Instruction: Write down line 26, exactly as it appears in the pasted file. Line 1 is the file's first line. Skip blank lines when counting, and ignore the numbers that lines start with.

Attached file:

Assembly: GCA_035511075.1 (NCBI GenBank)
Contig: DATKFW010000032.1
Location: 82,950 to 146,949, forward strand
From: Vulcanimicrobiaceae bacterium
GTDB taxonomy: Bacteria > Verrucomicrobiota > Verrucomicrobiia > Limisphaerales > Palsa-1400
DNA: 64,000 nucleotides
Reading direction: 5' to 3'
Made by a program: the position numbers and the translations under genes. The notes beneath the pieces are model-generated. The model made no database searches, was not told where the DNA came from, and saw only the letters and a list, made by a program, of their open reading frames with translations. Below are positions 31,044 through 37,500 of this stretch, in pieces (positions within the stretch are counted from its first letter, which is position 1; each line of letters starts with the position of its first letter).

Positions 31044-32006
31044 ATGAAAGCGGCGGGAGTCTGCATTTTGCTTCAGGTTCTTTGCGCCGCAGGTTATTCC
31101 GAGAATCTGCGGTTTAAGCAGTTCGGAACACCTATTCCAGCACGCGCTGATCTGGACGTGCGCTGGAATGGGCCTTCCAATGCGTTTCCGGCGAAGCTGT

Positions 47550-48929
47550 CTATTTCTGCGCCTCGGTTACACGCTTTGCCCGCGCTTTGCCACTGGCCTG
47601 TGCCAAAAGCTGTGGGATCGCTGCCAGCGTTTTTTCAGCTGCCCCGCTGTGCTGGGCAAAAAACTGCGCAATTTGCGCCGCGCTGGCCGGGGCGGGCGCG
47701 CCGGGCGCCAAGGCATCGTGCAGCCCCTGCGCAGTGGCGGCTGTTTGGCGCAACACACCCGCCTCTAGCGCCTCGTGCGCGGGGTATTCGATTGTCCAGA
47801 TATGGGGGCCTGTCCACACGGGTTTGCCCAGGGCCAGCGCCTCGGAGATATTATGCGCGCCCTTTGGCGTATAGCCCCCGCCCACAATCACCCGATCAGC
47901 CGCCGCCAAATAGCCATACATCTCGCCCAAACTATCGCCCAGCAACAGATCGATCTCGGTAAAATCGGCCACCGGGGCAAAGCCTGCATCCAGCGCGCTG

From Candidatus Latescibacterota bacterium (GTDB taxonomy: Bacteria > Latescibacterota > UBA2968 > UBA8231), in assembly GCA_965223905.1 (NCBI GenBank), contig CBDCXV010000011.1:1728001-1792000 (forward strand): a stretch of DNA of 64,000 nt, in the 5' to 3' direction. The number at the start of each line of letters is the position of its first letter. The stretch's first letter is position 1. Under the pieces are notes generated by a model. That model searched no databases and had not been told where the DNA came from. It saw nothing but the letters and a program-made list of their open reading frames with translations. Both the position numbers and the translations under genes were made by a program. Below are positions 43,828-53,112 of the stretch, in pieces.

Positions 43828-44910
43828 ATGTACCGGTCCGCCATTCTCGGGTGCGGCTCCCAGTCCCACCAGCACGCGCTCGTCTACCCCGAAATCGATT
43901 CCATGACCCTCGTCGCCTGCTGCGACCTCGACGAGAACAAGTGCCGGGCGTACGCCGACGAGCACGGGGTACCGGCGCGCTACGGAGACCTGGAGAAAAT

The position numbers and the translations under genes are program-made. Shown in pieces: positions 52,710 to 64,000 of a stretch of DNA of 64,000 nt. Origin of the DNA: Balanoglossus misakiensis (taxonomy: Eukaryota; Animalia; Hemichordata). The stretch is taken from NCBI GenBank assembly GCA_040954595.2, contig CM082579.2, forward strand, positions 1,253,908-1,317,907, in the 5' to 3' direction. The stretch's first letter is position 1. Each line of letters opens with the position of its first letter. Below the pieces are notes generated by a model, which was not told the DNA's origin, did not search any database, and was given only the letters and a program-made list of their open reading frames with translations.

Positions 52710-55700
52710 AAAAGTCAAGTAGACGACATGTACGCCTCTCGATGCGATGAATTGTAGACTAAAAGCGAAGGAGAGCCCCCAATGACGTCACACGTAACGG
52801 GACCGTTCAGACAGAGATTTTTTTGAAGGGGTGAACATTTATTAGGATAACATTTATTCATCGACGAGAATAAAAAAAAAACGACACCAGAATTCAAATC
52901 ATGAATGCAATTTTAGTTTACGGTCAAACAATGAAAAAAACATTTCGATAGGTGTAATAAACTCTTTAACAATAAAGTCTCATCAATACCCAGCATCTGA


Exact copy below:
52901 ATGAATGCAATTTTAGTTTACGGTCAAACAATGAAAAAAACATTTCGATAGGTGTAATAAACTCTTTAACAATAAAGTCTCATCAATACCCAGCATCTGA